Mazda Australia, Infinitev spearhead circular EV economy in collaborative effort
Mazda Australia and Infinitev have joined forces to pioneer a circular economy for EV batteries with a focus on delivering cutting-edge battery lifecycle management services that emphasise reuse, repurpose, and recycling solutions.
Infinitev, renowned for its leadership in the EV battery sector, aims to establish the world’s first fully circular economy for EV batteries, as announced in a news release.
The company’s innovative approach addresses environmental concerns associated with EV batteries, ensuring a sustainable transition that minimises waste and conserves valuable resources.
Dickson Leow, general manager of Infinitev, expressed his enthusiasm for the partnership, stating, “We are proud to have a holistic solution that addresses the environmental concerns associated with EV batteries.”
“Our innovative reuse approach ensures that the transition to a circular economy is not only sustainable but also reduces waste and preserves valuable resources. Through responsible battery management, we can accelerate the adoption of electric vehicles and build a greener Australia,” he explained.
Alastair Doak, Mazda Australia’s marketing director, underscored the importance of maintaining a sustainable approach to battery management as Mazda expands its lineup with electrified models.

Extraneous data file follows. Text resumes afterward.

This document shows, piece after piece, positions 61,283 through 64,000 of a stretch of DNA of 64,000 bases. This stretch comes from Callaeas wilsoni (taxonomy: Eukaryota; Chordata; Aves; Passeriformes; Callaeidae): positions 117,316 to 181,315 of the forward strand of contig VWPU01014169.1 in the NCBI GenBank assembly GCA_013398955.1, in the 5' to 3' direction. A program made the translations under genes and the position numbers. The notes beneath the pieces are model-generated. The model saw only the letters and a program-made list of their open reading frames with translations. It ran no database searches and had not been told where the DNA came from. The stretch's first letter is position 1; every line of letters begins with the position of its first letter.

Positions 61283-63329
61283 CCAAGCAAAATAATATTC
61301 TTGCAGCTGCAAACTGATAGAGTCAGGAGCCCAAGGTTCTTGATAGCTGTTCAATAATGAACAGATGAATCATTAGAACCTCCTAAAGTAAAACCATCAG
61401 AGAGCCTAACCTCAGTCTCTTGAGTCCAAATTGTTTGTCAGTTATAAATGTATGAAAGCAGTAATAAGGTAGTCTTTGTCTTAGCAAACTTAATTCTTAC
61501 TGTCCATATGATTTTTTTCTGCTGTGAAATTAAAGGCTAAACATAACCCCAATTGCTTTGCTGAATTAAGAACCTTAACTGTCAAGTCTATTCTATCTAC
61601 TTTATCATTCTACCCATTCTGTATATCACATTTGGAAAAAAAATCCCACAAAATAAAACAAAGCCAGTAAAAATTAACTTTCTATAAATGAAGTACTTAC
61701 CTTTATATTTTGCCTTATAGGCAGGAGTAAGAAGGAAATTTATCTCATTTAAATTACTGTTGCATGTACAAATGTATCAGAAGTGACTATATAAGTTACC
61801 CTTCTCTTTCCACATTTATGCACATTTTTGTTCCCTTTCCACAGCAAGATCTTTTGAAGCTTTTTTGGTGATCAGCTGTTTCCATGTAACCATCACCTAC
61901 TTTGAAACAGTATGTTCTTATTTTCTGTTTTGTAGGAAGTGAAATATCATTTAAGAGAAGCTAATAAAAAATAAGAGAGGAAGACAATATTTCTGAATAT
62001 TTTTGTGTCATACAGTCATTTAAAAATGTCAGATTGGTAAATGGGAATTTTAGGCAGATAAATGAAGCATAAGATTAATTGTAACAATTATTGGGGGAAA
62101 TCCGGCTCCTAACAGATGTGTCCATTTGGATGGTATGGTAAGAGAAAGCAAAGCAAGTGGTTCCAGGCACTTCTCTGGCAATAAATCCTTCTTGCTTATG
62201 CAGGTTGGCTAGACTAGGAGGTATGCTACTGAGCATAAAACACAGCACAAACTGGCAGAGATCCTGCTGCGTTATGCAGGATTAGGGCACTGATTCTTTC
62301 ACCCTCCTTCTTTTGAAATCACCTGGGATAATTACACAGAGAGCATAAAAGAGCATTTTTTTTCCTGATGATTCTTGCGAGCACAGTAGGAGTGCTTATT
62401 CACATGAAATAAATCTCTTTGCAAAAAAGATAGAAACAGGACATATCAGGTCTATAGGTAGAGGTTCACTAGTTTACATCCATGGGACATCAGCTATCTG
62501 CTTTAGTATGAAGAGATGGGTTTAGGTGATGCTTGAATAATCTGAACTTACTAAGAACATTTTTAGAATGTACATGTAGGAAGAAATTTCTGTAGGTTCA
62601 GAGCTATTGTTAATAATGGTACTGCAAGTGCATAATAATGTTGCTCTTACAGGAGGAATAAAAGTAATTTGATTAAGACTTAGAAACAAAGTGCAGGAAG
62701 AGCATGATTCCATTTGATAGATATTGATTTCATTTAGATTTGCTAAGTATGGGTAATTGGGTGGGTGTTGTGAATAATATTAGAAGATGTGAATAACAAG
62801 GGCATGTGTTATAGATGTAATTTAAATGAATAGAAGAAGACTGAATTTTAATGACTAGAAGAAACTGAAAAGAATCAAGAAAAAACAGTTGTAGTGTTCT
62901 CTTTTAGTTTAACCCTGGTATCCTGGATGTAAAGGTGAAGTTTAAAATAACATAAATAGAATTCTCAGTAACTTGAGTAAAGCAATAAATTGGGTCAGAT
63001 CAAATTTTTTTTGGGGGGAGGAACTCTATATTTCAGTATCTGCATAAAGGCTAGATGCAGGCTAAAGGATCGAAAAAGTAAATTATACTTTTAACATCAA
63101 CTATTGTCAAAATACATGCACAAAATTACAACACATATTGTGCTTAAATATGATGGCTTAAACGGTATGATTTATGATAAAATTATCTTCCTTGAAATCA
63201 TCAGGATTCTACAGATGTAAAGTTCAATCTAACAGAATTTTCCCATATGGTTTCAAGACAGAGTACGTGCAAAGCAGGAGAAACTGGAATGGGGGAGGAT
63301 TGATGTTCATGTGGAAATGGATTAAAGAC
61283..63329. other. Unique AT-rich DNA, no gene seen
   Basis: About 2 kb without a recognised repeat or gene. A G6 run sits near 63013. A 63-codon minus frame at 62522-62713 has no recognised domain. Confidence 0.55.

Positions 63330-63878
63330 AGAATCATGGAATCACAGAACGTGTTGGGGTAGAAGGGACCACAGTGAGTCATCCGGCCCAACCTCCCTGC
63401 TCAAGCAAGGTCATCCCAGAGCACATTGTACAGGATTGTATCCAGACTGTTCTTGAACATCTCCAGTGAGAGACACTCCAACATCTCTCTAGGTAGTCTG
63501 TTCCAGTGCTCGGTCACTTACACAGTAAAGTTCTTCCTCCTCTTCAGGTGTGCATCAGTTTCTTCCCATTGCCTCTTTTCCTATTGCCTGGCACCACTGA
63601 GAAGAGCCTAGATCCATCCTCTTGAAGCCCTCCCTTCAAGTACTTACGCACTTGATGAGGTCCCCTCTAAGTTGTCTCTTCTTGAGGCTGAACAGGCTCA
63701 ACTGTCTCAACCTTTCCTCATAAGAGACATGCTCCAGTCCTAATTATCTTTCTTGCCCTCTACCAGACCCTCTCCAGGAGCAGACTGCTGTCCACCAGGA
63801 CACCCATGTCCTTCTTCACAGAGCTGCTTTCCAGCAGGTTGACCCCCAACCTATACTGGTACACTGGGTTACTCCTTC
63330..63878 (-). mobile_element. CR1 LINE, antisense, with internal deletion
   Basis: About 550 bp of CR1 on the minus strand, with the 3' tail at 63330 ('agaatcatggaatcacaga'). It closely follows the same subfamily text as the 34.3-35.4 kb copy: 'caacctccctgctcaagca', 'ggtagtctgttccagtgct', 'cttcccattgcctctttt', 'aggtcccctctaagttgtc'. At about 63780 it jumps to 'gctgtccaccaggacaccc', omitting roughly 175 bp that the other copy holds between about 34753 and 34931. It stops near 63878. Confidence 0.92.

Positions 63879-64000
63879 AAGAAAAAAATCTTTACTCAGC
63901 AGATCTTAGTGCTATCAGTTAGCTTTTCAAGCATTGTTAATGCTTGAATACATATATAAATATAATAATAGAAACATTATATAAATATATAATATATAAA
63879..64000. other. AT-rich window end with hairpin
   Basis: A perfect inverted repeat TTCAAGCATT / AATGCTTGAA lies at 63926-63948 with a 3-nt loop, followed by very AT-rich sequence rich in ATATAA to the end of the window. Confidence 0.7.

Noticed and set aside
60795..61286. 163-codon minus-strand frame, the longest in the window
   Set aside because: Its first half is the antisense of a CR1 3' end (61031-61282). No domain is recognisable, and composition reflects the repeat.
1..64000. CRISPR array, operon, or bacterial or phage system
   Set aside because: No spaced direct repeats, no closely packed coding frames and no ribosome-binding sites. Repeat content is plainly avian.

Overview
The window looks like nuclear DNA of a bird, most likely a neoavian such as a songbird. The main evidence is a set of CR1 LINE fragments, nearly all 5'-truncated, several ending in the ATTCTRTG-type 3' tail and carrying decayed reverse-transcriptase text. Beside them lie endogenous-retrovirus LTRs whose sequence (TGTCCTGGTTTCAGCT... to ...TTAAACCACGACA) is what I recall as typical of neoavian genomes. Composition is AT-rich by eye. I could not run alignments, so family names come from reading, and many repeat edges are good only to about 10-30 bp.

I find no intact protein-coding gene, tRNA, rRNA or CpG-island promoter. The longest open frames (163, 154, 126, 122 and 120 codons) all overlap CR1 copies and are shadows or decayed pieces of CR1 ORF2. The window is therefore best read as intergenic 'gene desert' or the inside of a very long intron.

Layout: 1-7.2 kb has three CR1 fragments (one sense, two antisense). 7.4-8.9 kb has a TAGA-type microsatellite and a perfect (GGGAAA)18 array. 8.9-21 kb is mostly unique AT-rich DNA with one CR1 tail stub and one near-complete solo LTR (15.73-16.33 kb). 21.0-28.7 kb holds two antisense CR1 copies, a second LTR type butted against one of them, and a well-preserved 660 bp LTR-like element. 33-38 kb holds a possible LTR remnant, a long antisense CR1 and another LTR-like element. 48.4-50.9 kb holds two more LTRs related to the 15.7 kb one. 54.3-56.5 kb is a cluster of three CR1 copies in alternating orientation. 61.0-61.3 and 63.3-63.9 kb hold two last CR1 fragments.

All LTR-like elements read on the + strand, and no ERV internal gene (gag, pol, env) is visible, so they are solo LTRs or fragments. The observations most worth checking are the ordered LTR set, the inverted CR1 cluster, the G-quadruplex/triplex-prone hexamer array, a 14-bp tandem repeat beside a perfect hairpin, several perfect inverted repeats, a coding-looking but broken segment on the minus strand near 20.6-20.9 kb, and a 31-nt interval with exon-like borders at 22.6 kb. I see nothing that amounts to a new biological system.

He stated, “The holistic recycling process provided by Infinitev will be a key solution in giving valuable ‘second life’ opportunities to the batteries used in our vehicles.”
The collaboration marks a pivotal moment in the automotive industry as Australia rapidly moves towards an electrified future.
By creating a new recycling ecosystem, this partnership offers consumers sustainable options that significantly reduce the overall carbon footprint of EVs.
Leow explained the intensive multistage process, highlighting the SafetyCheck, a meticulous examination encompassing both physical and electrochemical safety assessments of EV batteries.
Infinitev’s skilled engineers then employ proprietary HealthCheck diagnostic tools to conduct thorough performance evaluations, categorising modules into three distinct grades – A, B, and C.
A grade modules are reused to build batteries for EV traction while B grade modules are repurposed for battery energy storage systems.
C grade modules are recycled by Infinitev’s partners to recover valuable materials.
With Australian demand for EVs forecasted to double by 2030, establishing a clean and sustainable process for batteries is crucial for the country’s economic and environmental future, Infinitev noted.